By Deron Hamel
Dr. Berge Minassian says he believes scientists are “getting quite close” to finding a cure for Lafora disease, characterized as the most serious form of epilepsy, with inroads made possible by the Ontario Brain Institute’s (OBI’s) EpLink research program.
Minassian is one of more than 25 researchers at nine university and hospital sites across Ontario involved with EpLink.
Minassian has been studying Lafora disease for many years, and through his research he has found two mutated genes that cause the condition. These genes produce an abnormal form of starch-like glycogen which brain neurons cannot process.
Lafora disease is a rare seizure disorder, occurring in fewer than one in 200,000 people. It typically strikes young people in their early teens when they begin having uncontrolled seizures and dementia. This progressive form of epilepsy usually leads to death in about five to 10 years.
The build-up of glycogen overtakes neurons, causing severe seizures and dementia.
Funding for the EpLink project has had a major impact on his research team’s progress in finding a cure for Lafora disease, Minassian tells Voices of Epilepsy.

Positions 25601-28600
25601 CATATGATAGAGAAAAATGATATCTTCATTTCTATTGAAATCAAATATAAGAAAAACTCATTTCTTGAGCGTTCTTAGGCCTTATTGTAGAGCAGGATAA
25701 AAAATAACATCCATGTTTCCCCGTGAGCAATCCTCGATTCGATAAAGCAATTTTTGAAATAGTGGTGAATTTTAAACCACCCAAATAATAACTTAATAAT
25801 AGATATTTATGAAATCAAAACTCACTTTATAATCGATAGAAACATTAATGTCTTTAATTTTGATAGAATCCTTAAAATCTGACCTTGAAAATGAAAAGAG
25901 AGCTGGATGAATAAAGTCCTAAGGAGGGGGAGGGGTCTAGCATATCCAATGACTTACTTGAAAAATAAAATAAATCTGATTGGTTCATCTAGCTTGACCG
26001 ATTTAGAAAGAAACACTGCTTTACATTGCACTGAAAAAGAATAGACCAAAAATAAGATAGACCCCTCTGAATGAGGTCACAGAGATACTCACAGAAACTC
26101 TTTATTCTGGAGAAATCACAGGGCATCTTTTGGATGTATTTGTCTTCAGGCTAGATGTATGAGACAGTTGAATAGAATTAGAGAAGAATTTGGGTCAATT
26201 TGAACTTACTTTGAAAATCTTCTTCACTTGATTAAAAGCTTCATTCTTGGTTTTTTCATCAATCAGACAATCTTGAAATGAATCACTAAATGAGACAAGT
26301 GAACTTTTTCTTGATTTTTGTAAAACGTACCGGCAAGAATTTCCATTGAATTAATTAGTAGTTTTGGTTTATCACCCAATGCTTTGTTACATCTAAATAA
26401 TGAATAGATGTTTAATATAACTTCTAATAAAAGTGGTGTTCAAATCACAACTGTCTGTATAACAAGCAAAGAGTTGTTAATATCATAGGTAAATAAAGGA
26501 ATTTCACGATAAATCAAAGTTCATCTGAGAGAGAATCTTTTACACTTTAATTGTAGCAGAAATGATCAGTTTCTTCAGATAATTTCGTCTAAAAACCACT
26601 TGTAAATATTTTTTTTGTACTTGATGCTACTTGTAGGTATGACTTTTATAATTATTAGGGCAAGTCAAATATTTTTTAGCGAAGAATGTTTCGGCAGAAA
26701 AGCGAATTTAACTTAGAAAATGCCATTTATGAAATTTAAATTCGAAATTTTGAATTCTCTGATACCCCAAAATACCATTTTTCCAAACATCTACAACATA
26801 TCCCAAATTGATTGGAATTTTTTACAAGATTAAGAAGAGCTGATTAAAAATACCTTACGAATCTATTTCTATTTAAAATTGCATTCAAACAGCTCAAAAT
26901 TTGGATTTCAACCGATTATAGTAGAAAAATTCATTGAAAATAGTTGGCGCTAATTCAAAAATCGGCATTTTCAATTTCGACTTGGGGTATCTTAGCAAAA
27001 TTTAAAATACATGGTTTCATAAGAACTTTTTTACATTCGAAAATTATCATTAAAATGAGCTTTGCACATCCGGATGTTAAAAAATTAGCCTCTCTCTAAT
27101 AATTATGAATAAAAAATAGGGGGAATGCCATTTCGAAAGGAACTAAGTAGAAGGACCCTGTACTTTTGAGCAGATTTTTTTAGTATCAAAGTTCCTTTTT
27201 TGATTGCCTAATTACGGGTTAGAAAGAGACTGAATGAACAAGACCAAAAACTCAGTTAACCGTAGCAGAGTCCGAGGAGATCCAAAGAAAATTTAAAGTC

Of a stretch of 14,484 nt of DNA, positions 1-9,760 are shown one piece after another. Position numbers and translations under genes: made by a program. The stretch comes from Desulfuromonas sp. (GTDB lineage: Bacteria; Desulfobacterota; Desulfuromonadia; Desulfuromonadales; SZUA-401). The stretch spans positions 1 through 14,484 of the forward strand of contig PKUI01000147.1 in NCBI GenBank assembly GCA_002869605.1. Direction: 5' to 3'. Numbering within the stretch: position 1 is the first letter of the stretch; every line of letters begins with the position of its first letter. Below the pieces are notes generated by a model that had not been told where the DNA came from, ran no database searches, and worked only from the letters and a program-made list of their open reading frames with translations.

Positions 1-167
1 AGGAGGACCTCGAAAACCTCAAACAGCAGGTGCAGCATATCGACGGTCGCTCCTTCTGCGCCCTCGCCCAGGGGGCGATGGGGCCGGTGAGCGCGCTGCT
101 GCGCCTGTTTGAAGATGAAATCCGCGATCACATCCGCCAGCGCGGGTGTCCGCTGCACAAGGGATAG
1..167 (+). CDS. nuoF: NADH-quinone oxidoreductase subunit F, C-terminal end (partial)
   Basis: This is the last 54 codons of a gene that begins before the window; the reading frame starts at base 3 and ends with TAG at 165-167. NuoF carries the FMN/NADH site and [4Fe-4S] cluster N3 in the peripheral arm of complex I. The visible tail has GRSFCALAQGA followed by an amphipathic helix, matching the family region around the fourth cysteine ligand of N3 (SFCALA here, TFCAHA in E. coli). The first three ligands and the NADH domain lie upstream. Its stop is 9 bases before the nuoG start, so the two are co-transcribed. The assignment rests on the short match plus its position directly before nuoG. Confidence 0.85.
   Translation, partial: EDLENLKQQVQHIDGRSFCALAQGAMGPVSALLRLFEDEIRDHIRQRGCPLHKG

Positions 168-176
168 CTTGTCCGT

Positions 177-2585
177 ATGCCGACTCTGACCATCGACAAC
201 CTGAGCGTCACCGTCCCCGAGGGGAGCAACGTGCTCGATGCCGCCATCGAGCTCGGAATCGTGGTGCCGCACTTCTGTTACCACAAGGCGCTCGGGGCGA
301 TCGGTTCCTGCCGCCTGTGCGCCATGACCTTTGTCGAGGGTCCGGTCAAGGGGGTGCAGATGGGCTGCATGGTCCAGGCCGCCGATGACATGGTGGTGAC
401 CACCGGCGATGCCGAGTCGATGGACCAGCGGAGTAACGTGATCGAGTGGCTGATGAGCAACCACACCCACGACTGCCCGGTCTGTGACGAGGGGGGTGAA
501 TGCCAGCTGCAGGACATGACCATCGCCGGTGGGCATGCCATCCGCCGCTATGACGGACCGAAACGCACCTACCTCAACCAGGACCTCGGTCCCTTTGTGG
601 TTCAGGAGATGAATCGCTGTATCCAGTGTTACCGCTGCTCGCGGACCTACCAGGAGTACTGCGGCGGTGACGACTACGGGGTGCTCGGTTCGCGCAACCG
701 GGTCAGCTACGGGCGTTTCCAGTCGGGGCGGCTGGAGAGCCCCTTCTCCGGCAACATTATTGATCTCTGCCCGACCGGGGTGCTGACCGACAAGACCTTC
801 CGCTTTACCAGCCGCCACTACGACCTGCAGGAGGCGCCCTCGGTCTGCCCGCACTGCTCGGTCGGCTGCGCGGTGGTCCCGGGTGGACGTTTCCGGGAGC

“It means quite a lot because this is quite a rare disease,” he says. “It’s usually hard to get funding for research for rare diseases, and EpLink has allowed us to get important funds to move us forward to (allow us) to keep doing our work.”
Much of Minassian’s research in the past year and a half has focused on lab work with mice. His team has been able to cure Lafora disease in mice through genetic changes, so they now know this is the way to cure it in humans. However, curing Lafora disease in humans would require different genetic manipulations.
Minassian says the next step in the path to finding a cure is to develop medications that can create the needed genetic changes.
“We are actively looking for medications that will do the same thing that the genetic manipulations did in the mice as a treatment for our patients, and we’re doing this in part with the EpLink funding,” says Minassian, who also credits leadership from EpLink co-directors Dr. McIntyre Burnham and Dr. Jorge Burneo as an important component to his team’s success.
On March 5, the province committed to injecting $100 million over five years to OBI, which, in turn, means five more years of EpLink funding.
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